Moore’s Law states that computing power doubles every two years, creating exponential growth. It was a revolutionary concept when proposed in 1965 by Gordon Moore and has forever changed how businesses develop long-term planning and set R&D targets. In the last 5 years, there’s become another area to which Moore’s Law can be applied—the world of new business startups.

As one friend of mine eloquently put it, these days, people start companies instead of starting bands. There’s pretty much a startup to fill every niche and need out there, and it’s not just trendy new social media platforms or web apps like Pinterest or Lady Gaga’s Little Monsters. Nonprofits have caught startup fever too, with orgs like The Designer Fund or ramping up to raise awareness, drive fundraising and create action.

The harsh reality though, is that most of these business will fail, some spectacularly. Because despite the seemingly endless room for new ideas and tools to take flight, as startups move online and crowd the marketplace with me-too “innovation,” everyone’s still competing for the same limited available mindshare.

Consistent Branding Wins Every Time

So who will the winners be? Of course, the ones with the best ideas. But with market & media clutter at an all-time high, with traditional barriers to entry eliminated, and with previously closed distribution channels transformed into open thoroughfares, the spoils will be claimed by the startups and growth-stage companies that take those ideas, then design and deliver a consistent and comprehensive brand experience that represents something meaningful to their audience. Every brand is a parable for our search for meaning and identification in the world. Meet our expectations at every turn and you help us write our story, making your brand indespensible to our deep-seeded motivations.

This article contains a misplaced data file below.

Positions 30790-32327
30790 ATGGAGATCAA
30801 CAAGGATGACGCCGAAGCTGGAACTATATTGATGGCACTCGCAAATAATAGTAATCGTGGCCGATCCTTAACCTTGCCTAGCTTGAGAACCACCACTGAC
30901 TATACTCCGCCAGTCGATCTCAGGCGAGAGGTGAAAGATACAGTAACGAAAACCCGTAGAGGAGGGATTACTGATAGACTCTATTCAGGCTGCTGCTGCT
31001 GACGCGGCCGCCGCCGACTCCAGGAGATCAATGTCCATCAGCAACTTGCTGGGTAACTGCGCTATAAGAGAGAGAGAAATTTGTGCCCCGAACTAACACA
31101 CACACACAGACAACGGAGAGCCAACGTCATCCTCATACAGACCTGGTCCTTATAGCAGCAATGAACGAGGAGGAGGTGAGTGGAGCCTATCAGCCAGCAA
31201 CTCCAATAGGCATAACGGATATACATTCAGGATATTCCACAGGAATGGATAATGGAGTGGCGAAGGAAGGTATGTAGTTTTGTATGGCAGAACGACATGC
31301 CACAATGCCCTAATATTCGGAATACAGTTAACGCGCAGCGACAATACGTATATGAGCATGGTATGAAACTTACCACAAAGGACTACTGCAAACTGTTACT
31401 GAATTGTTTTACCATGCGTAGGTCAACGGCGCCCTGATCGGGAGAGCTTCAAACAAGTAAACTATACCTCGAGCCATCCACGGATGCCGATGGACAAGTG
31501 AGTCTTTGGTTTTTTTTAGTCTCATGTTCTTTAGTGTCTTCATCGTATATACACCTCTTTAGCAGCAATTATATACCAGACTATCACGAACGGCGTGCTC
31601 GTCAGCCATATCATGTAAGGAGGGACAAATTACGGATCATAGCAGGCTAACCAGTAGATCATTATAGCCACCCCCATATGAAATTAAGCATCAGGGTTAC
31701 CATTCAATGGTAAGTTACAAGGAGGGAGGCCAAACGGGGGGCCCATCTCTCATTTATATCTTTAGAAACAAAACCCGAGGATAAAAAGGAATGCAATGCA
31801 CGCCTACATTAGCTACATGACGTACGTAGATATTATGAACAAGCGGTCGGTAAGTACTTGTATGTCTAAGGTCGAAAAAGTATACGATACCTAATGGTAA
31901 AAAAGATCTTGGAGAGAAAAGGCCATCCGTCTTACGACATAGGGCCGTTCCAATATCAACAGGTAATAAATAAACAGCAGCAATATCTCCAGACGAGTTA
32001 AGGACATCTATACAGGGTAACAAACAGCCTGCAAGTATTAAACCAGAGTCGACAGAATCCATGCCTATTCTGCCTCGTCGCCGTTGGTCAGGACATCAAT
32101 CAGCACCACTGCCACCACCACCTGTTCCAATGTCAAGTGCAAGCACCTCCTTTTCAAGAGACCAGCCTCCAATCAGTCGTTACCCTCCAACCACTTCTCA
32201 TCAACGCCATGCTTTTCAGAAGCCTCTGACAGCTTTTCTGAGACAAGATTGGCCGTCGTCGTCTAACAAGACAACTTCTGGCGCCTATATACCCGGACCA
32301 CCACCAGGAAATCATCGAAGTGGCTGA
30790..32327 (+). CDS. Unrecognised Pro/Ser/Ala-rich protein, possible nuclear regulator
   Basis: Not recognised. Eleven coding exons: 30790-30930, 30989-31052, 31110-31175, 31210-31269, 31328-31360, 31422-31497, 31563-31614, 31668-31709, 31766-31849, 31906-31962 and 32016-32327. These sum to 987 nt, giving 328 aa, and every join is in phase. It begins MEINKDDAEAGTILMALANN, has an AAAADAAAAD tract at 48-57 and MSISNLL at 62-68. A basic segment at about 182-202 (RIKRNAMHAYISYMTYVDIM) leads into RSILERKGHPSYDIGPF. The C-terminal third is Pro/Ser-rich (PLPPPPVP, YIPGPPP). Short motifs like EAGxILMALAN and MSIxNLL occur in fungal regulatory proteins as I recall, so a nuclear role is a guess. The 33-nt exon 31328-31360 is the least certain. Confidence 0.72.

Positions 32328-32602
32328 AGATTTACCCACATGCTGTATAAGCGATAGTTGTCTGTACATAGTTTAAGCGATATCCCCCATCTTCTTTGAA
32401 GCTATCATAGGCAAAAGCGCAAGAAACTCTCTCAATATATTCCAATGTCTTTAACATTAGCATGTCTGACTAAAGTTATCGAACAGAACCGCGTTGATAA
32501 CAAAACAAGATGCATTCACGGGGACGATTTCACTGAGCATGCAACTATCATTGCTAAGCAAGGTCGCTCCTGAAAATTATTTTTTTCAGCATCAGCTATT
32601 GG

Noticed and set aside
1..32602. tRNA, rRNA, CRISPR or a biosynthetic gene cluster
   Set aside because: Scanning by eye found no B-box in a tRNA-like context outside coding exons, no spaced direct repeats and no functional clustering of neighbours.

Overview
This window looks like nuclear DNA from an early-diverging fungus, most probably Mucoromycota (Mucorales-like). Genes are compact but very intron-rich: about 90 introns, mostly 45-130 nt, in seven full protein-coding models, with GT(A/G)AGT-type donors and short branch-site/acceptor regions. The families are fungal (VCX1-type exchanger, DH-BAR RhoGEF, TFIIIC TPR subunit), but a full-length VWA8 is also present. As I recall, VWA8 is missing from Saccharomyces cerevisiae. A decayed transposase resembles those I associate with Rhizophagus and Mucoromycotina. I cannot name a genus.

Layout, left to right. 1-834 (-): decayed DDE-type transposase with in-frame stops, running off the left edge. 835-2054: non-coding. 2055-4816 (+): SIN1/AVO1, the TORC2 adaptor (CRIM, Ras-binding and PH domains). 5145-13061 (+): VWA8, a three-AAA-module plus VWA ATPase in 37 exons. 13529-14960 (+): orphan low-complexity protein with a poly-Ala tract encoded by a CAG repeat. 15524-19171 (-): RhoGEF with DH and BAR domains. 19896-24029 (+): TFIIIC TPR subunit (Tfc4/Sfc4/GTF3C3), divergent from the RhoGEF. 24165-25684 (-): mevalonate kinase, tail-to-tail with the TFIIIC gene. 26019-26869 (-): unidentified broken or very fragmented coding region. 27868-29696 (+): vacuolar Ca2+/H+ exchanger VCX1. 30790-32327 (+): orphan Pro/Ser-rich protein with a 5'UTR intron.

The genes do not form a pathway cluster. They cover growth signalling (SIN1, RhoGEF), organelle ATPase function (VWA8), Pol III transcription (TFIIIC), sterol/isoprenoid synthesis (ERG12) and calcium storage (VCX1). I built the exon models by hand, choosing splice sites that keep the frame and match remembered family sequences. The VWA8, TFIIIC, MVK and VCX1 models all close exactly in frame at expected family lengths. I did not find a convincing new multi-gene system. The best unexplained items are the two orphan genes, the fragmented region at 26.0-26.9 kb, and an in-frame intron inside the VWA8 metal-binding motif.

This thinking was made clearer than ever for us when we recently had had the pleasure of partnering with startup-turned-growth-stage-company, Lark Technologies in launching the second generation of their company. Lark has an incredible idea, and an equally impressive line of products that promise to change how we approach sleep and wellness.

But what’s made working with Lark so rewarding wasn’t their cool-looking products (but they sure didn’t hurt). In meeting with Lark’s founder and CEO, Julia Hu, I came away so impressed by how clearly she was able to articulate the purpose behind her products—and by how committed she and her team were to seeing this greater purpose realized in every aspect of how the brand experience would be designed. As a branding and design guy, it’s the kind of engagement you dream about—Lark had put in the time to think through their brand during product development and design, then came to us primed to collaborate on translating these ideas into every aspect of our work designing their website.

Because we were asked to execute on an extremely compressed schedule to coincide with the global product launch for LarkLife, this perspective made a huge difference. We needed to envision, create user experience and content strategy, design, build, test and deploy an extensive new website that would become the leading plank for Lark’s new brand. There wasn’t a whole lot of time to ponder what it all means!